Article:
Saturday, May 7, 2011

Enthalpy

This post continues a tangent  from my series on the second law of thermodynamics.  It discusses another quantity in thermodynamics, but it is necessary before I can get to the next post in the series, which is on free energy.

This post discusses the term enthalpy.

At constant pressure the change in enthalpy is the heat transferred to a system.

ΔH = q  at constant pressure.

Heat is not a state function, but enthalpy is.

The change in enthalpy only depends on initial and final values, it does not depend upon the path taken.  Heat on the other hand does depend on the path taken.

Relationship to Internal Energy

In a previous post on the first law of thermodynamics, I defined a state function called the internal energy, U. Recall that:

ΔU = q +w

If the only work being done is PV work:

ΔU = q - PΔV

Also recall that at constant volume:

ΔU = q

Under conditions of constant pressure:

ΔH = q

Definition of Enthalpy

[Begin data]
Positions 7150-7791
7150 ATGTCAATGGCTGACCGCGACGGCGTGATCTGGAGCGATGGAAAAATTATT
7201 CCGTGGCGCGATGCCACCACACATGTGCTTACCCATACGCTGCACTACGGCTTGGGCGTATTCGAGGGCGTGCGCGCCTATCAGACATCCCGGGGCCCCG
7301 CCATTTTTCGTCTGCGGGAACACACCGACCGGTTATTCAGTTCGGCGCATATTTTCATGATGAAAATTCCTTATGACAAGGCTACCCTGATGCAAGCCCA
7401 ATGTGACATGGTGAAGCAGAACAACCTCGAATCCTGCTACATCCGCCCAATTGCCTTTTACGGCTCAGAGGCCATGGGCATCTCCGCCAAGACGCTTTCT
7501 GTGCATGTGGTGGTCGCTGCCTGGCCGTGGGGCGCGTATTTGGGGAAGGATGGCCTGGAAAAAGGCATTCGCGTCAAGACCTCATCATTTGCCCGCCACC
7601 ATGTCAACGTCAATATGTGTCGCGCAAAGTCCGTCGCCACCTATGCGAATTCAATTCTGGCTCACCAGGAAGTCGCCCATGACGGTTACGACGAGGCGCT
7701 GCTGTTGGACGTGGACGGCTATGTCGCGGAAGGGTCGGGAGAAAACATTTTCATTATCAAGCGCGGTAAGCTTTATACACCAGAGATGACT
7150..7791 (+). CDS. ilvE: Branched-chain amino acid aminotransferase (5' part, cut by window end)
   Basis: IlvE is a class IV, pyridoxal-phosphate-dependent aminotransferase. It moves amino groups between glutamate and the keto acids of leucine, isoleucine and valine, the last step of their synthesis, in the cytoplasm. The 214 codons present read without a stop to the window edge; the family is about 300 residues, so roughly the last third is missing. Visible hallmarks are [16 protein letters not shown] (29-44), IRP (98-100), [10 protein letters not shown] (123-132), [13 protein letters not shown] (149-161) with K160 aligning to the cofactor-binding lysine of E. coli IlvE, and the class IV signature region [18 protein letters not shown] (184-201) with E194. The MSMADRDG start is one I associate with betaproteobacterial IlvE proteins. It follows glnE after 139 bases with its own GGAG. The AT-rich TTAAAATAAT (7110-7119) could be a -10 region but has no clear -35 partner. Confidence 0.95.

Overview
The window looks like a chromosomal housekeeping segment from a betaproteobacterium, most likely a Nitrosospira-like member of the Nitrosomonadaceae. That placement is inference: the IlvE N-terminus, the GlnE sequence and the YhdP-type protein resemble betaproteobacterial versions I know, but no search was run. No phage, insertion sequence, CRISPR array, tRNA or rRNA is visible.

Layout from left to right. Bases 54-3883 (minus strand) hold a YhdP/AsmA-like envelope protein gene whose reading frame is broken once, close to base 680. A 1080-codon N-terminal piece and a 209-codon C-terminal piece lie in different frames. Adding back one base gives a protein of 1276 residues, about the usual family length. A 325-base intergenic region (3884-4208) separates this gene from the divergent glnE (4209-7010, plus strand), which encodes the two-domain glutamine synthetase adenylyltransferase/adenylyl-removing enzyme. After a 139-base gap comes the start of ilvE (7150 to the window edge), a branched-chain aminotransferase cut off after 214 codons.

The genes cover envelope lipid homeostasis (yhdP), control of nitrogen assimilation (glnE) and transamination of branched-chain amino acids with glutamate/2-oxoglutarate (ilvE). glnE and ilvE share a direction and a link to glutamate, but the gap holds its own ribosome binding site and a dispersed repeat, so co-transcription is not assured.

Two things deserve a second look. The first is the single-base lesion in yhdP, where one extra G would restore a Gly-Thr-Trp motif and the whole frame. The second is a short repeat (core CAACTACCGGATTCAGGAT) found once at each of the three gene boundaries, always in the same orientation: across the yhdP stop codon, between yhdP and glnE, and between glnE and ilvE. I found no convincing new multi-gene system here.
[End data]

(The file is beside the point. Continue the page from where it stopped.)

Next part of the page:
Therefore:

ΔH =  ΔU + PΔV

In integral form:

H = U + PV

This final equation is the definition of enthalpy.

Examples

One example of the use of enthalpy is the conversion of diamond to graphite.  Assume this transition occurs at the thermodynamic standard conditions of a pressure of 1 barr (1 barr = 100,000 Pa), and a temperature of 298.15 K (25 °C ).

C (diamond) → C (graphite)

This reaction is endothermic, i.e., heat is released.  For one mole of carbon:

ΔH = -1.895 kJ

The reverse reaction is endothermic:

C  (graphite)  → C (diamond)      ΔH = 1.895 kJ/mol

The  latter reaction is the reaction for the enthalpy of formation for diamond. Graphite is the standard state of carbon and its enthalpy of formation is zero by definition. Another example is the enthalpy of formation of carbon dioxide:

C (graphite) + O2 (gas) → CO2 (gas)       ΔH = - 393.5 kJ/mol

This reaction is exothermic; burning carbon gives off heat.  In fact most of the energy we depend upon comes from burning hydrocarbons to form carbon dioxide and and water.  This topic will be discussed in numerous future posts.

Sources
• Atkins, P. W. Physical Chemistry, W. H. Freeman and Company, New York, 3rd edition, 1986
• McQuarrie, Donald A., Statistical Thermodynamics,  University Science Books, Mill Valley, CA, 1973
• Bromberg, J. Philip, Physical Chemistry, Allan and Bacon, Inc., Boston, 2nd Edition, 1984
• UC Davis
• Chemwiki: Enthalpy